Book review: ‘James Shapiro’s Contested Will: Who Wrote Shakespeare?’
The 2012 Olympics opening was inspired by Shakespeare’s “The Tempest.” The ongoing World Shakespeare Festival, which runs in the UK until November, is the biggest celebration of the Bard ever staged, featuring 70 shows in 37 languages, including “King Lear” in Belarusian, “Hamlet” in Lithuanian, and “Troilus and Cressida” in Maori. There are 319 Shakespeare theaters and centers all over the world. The man’s works are more revered and acclaimed than ever.
Yet, a persistent stream of articles and books argues that Shakespeare didn’t write the works that bear his name. Finding an unbridgeable gap between his mundane origins—a glovemaker’s son with no record of schooling—and the sweep and grandeur of his art, the naysayers include Sigmund Freud, Mark Twain, Helen Keller and Orson Welles.
While mainstream scholars have largely ignored the issue, James Shapiro has written “Contested Will: Who Wrote Shakespeare?” (Faber and Faber Limited, 2010; available at National Book Store) on when and why people began to contest Shakespeare’s authorship. Shapiro focuses not on what people say (which he says has been amply argued, in fixed positions and unyielding debate), but on archival material that shows why they believe it. He also declares his conviction that Shakespeare did write Shakespeare—a view left unshaken by 25 years of teaching and research at Columbia University.
He offers three key conclusions:
1. The authorship question’s history is rife with forgeries, false claims and failed searches for ciphers that uncover the writer’s identity.
2. The research reveals more about the skeptics than about the authorship issue itself.
3. Views on how Shakespeare’s life and works should be interpreted were shaped two centuries after his death, and are at risk for anachronistic error.
Shapiro then guides the reader through numerous fascinating tales. Among them:
William Henry Ireland reported in 1794 the discovery of Shakespeare’s receipts, letters and more spectacular finds, then confessed that every document was a forgery, crafted with old ink and paper torn from rare books.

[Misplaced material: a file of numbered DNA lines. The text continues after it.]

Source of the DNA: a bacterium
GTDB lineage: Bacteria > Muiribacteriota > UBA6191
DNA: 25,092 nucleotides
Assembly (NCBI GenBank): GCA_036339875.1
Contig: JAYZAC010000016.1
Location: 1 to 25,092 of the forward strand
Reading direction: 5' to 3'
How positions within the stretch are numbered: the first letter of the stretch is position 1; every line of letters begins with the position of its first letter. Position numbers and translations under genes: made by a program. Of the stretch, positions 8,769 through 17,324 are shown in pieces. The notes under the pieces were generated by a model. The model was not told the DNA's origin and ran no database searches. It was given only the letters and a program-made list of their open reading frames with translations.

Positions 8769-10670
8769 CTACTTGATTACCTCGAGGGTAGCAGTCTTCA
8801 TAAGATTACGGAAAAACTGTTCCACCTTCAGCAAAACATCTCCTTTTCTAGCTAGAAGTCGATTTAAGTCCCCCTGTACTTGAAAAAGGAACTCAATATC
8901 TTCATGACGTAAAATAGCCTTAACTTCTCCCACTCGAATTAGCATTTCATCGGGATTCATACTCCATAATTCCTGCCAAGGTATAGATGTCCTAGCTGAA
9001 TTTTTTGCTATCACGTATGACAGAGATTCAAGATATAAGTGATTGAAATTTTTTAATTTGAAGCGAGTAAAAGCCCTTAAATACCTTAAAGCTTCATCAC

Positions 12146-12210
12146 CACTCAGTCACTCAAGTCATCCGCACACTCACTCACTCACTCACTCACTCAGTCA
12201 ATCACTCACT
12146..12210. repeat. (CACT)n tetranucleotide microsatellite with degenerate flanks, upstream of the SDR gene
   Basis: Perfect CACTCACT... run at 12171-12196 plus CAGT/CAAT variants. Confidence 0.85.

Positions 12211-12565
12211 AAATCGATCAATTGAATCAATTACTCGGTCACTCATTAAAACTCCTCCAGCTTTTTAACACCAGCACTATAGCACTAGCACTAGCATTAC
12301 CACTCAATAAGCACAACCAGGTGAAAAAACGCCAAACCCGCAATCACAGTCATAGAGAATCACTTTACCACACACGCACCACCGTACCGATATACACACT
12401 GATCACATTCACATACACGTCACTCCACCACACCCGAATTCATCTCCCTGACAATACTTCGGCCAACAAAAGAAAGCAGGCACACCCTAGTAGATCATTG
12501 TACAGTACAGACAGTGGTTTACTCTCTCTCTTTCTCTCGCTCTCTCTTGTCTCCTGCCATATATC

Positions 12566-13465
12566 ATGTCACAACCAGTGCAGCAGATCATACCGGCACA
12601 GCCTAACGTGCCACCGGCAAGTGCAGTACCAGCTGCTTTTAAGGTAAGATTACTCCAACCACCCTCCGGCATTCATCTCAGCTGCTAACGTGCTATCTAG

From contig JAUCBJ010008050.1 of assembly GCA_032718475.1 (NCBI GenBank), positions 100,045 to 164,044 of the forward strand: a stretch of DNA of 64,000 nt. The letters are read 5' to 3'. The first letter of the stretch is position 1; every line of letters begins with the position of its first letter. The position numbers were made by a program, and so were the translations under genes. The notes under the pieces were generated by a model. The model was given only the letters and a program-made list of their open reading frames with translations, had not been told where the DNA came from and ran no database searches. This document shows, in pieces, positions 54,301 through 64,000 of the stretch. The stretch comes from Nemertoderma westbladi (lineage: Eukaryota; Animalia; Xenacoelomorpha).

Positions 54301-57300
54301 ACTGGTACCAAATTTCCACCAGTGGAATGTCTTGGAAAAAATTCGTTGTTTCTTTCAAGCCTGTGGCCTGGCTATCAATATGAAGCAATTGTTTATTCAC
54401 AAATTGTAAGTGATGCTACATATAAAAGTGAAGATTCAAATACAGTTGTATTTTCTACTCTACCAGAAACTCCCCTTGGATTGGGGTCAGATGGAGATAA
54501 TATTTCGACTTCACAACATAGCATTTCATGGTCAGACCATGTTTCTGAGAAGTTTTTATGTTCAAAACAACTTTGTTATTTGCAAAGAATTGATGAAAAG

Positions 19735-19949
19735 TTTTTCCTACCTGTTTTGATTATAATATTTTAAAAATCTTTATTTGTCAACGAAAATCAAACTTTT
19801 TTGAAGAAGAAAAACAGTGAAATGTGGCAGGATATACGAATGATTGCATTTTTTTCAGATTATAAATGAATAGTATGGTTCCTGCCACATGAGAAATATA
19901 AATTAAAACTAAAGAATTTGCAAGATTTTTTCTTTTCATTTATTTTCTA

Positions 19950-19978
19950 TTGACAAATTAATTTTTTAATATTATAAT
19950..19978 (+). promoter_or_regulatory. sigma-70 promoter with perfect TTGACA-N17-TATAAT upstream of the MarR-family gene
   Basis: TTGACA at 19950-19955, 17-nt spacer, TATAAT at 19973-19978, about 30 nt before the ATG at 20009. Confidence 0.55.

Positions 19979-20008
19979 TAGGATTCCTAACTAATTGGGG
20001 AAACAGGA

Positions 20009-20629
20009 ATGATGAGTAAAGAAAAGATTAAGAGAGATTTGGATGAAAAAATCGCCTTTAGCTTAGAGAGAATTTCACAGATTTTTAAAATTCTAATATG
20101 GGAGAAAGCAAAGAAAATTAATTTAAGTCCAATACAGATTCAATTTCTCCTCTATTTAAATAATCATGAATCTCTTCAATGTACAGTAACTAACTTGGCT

Edmund Malone arranged the plays in chronological order by connecting lines of dialogue to incidents from Shakespeare’s time—an error-prone approach that nonetheless opened a new direction in scholarship, by interpreting plays as coded references to personal life.
Mark Twain’s last book, “Is Shakespeare Dead? From My Autobiography,” spells out his conviction that all great fiction (including his own) is “simply autobiographical,” and Shakespeare, who never studied law, couldn’t have mastered the legal language used in the plays.
Eccentric schoolteacher Delia Bacon became convinced that Shakespeare was an illiterate actor whose plays were the work of political radicals headed by the courtier-philosopher Francis Bacon (no relation), who (she heard) had created a secret key to his authorship. Devastated by a failed romance and its messy aftermath, she searched relentlessly for Bacon’s cipher, fell mentally ill, and died in an asylum. But other cipher-hunters confirmed her hunch and more, i.e., that Bacon was the bastard son of the earl of Essex and Queen Elizabeth, who was also Essex’s mother.
John Thomas Looney, member of a religious movement that venerated Shakespeare and other “religious teachers of mankind,” turned against his church, and reasoned that Shakespeare, who went to court to recover unpaid loans, didn’t write “The Merchant of Venice,” which demonizes money-lending. The author had to be Edward de Vere, 17th earl of Oxford, Cambridge-educated, married to the daughter of Queen Elizabeth’s chief adviser.
The main problem with Looney’s theory was that de Vere died in 1604, long before “Macbeth,” “King Lear,” and “The Tempest” were written; but his ingenious solution was that Oxford did write them, and then they were released posthumously.